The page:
I've been tracking down (it seems like) details on my background for a looong time. Yesterday evening I finally got some facts confirmed and straightened out, and I'm going to sit here for a minute and just...be happy.
Say hello to my great-great Grandpa on my mother's mother's side:
His name was Thomas Stone, and he was a signer of the Declaration of Independence. This is what I really dig about researching. For instance, we knew on her side there's lotsa old well-off lawyerly guys...and we knew vaguely that there was someone like this, coming from one of the first blokes off the Mayflower. But seriously, to actually have it confirmed, and then be able toread about him, it just somehow feels more ... real.
In addition, I have information on another dear-to-me relative that I've always had trouble discovering information on...a Belle Haughey, a Choctaw that married my great-gramps back when that really was frowned upon. (There's a book in that one, so details will be slim here).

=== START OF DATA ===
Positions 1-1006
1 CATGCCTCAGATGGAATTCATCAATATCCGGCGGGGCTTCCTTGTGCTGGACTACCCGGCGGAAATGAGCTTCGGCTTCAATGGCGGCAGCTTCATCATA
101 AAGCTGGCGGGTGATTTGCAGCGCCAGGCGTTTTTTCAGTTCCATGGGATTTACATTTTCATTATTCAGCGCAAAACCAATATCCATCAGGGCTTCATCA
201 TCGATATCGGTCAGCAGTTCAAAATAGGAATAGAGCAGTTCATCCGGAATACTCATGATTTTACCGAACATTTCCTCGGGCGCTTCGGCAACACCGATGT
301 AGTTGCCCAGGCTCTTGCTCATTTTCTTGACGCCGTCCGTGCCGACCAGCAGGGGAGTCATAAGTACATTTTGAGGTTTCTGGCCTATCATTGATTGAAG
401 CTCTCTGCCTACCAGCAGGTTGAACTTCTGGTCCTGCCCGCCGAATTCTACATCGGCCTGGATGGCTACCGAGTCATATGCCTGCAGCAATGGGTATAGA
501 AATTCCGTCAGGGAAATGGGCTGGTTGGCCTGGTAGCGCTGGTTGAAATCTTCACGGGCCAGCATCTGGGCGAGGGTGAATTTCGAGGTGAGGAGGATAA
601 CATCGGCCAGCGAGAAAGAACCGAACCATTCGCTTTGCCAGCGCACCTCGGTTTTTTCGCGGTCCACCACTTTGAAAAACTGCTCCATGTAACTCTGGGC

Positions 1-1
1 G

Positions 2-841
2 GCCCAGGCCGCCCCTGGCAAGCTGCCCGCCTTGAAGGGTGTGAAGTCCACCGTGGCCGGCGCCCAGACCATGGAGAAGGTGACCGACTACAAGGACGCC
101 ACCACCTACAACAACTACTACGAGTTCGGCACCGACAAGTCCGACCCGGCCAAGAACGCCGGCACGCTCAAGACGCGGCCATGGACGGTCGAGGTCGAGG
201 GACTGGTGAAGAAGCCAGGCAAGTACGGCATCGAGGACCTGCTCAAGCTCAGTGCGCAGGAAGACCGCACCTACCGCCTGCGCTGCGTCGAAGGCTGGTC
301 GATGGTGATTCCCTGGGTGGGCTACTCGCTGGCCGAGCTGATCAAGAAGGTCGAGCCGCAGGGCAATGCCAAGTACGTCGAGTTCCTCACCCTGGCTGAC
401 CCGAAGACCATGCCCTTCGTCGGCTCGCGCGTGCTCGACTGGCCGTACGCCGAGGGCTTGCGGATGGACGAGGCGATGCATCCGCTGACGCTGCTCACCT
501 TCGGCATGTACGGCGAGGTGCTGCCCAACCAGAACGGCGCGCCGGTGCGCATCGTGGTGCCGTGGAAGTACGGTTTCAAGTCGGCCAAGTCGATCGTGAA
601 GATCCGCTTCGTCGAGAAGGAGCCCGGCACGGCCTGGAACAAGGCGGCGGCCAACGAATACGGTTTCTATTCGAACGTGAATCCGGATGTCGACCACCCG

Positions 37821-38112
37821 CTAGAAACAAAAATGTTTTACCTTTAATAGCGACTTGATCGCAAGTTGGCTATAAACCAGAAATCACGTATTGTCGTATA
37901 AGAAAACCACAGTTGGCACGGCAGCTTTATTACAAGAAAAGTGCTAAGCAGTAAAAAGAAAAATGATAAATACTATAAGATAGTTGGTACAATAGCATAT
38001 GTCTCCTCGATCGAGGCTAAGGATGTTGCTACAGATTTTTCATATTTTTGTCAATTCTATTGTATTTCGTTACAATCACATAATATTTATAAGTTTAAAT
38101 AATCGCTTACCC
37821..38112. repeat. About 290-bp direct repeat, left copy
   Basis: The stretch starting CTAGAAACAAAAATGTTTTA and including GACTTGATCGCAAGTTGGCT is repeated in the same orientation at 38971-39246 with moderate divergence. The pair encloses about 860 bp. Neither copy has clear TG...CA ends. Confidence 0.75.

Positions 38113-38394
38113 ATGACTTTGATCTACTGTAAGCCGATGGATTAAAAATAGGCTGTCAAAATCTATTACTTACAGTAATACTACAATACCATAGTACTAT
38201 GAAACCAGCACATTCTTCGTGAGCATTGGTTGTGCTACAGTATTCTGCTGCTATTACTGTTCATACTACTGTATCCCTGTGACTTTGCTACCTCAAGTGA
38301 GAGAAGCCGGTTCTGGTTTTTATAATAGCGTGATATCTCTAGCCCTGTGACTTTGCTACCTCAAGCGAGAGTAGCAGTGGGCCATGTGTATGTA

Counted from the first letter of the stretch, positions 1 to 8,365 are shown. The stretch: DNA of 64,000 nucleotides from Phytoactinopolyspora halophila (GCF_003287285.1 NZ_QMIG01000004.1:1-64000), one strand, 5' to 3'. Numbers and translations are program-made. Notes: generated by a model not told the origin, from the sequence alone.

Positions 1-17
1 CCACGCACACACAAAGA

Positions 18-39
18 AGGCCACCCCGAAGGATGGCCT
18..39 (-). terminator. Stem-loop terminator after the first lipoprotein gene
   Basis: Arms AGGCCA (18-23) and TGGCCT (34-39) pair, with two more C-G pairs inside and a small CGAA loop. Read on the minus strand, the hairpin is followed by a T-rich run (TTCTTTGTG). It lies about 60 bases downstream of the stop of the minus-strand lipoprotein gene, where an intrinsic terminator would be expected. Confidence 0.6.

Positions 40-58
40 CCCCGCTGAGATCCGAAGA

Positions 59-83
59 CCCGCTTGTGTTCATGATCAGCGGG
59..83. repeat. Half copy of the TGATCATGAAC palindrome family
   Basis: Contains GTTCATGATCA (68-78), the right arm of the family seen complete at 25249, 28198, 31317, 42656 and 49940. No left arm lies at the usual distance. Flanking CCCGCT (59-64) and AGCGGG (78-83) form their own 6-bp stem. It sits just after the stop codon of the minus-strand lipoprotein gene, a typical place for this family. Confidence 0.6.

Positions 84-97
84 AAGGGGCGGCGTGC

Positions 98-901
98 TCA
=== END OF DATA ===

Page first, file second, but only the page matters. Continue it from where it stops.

What does that have to do with writing?
Well, if you look at the top of it, not much. I mean, they're dead and gone, right? They certainly can't help me get a publishing contract.
The longer I do this and the better I become at it (and it's only a slow improvement, heh) I come to realize I write books with themes that are important to me. I don't really get the theme or question when I'm writing it, or right when I get the idea...I get it later, when (for instance) I'm talking to my critique group and something just pops out, or I'm running and something falls into place with a click.
I end up writing about things that I puzzle over, things that make me a better person once I get them out and on paper, and for that, for that history that spills over and out into a more satisfied Jen, I'm happy.
Now my plan is to track down Ms. Haughey on the rolls, or try to, and see what I find out. If you have a recommendation on how to do this, I'm all ears.